Matt worked creatively with the local utility and leveraged very limited funds to complete several key capital projects, including the installation of energy and cost-saving LED lighting in the Convention Center Exhibition Hall, wireless lighting controls and improvements in sound and rigging. He has nurtured a 33-year-old stadium and successfully secured funding for over $21 million in key improvements for the Tacoma Dome. In spite of its age and considerable deferred maintenance issues at the Dome, through the diligence of Matt and his operations team, customer and client satisfaction remains high. Simple, cost-effective aesthetic changes (all completed with in-house labor) allowed Matt and team to transform the back of house entrance and hallway area and ensure a more positive experience for production staff, artists, coaches and athletes. Matt facilitated the installation of a massive DAS/WIFI infrastructure upgrade in both the Dome and the Convention Center and coordinated the selection, installation, and operations of walk-through metal detectors at all Dome entrances. At the 13-year-old Convention Center, clients constantly marvel at the pristine condition of the venue and the exceptional service provided by maintenance workers and custodians.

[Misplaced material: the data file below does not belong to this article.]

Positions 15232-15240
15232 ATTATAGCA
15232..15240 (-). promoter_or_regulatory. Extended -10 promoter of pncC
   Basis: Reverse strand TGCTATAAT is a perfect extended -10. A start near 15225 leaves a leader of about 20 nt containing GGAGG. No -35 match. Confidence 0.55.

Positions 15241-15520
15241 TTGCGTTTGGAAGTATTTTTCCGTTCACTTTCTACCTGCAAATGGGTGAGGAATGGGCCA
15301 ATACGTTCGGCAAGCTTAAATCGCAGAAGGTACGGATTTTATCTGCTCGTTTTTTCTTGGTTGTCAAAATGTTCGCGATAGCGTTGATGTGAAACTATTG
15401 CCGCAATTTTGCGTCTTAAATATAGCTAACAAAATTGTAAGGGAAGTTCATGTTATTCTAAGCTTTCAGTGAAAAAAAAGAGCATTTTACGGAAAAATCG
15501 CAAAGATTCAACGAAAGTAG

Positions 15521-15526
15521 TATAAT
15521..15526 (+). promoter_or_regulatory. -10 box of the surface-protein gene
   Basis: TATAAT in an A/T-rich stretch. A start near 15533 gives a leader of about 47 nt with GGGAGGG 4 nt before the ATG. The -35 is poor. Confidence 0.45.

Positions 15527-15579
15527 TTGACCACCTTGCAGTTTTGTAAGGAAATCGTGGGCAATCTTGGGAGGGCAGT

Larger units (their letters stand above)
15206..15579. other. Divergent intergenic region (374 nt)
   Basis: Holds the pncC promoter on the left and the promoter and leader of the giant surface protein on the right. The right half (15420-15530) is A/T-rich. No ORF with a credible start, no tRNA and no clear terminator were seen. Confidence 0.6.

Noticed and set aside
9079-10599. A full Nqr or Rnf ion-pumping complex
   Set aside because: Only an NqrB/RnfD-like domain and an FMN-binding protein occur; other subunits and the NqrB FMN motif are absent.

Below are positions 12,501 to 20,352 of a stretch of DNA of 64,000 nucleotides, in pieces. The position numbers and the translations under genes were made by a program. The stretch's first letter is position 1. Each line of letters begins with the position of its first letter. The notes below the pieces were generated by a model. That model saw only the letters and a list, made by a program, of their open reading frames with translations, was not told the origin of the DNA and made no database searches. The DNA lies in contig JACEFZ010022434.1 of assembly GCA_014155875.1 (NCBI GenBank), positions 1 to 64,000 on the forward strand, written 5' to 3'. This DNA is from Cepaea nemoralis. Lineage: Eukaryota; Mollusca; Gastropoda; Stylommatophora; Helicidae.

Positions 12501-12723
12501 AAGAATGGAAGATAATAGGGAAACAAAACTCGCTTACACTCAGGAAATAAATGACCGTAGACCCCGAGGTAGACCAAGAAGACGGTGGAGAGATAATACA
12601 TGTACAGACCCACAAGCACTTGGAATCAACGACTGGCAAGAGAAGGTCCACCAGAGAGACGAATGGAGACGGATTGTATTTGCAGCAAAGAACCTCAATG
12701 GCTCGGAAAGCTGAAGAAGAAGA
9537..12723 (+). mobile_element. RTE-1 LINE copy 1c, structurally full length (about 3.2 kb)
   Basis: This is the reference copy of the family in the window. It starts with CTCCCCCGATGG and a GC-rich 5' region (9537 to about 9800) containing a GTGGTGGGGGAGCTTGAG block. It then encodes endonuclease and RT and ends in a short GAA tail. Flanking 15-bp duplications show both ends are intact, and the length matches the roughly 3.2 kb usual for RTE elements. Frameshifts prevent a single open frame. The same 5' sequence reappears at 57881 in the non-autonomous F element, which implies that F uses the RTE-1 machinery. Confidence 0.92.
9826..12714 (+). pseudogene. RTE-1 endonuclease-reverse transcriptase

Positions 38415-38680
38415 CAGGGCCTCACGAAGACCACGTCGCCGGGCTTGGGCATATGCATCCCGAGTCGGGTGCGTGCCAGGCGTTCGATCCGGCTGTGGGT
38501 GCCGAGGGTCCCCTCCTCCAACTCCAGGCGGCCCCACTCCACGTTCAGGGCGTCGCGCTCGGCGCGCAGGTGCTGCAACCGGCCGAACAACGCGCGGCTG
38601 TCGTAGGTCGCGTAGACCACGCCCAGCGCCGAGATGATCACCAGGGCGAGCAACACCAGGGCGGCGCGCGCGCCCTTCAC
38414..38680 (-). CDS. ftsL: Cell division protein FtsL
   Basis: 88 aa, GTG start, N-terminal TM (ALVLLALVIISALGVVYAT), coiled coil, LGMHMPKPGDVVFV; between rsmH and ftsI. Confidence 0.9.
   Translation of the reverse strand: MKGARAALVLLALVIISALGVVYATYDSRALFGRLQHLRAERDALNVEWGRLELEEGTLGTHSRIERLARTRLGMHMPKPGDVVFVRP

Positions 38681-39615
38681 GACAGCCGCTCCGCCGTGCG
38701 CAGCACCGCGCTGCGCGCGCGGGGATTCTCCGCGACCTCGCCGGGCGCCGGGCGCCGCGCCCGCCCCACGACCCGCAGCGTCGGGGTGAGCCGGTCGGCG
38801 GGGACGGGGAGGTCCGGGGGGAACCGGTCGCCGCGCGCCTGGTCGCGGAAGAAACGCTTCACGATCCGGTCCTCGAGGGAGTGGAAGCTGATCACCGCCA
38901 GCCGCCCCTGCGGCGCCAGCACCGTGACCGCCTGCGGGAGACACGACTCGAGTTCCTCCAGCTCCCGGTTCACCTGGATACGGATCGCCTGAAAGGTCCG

If the definition of a true leader is someone who offers hope and vision, Matt fits the bill. His consistent approach, passion for fairness and excellence and zero tolerance for complacency has created nothing short of a 180-degree shift in the operations department. In his first year, the number of grievances filed plummeted by 95%, and since then he has been able to deliver terms favorable to both the labor unit and the city in several rounds of contract negotiations. Matt revitalized the safety committee and directed resources to address safety issues in a timely fashion. Matt infused new energy into his workforce. He patiently and thoughtfully placed staff in areas where they could be most successful. Through clear communication and respect for his experienced team, now joined by carefully selected new team members, Matt initiated an obvious positive culture shift in a relatively short period of time. Everyone is happier to come to work and contribute to the ongoing improvements and review of existing processes.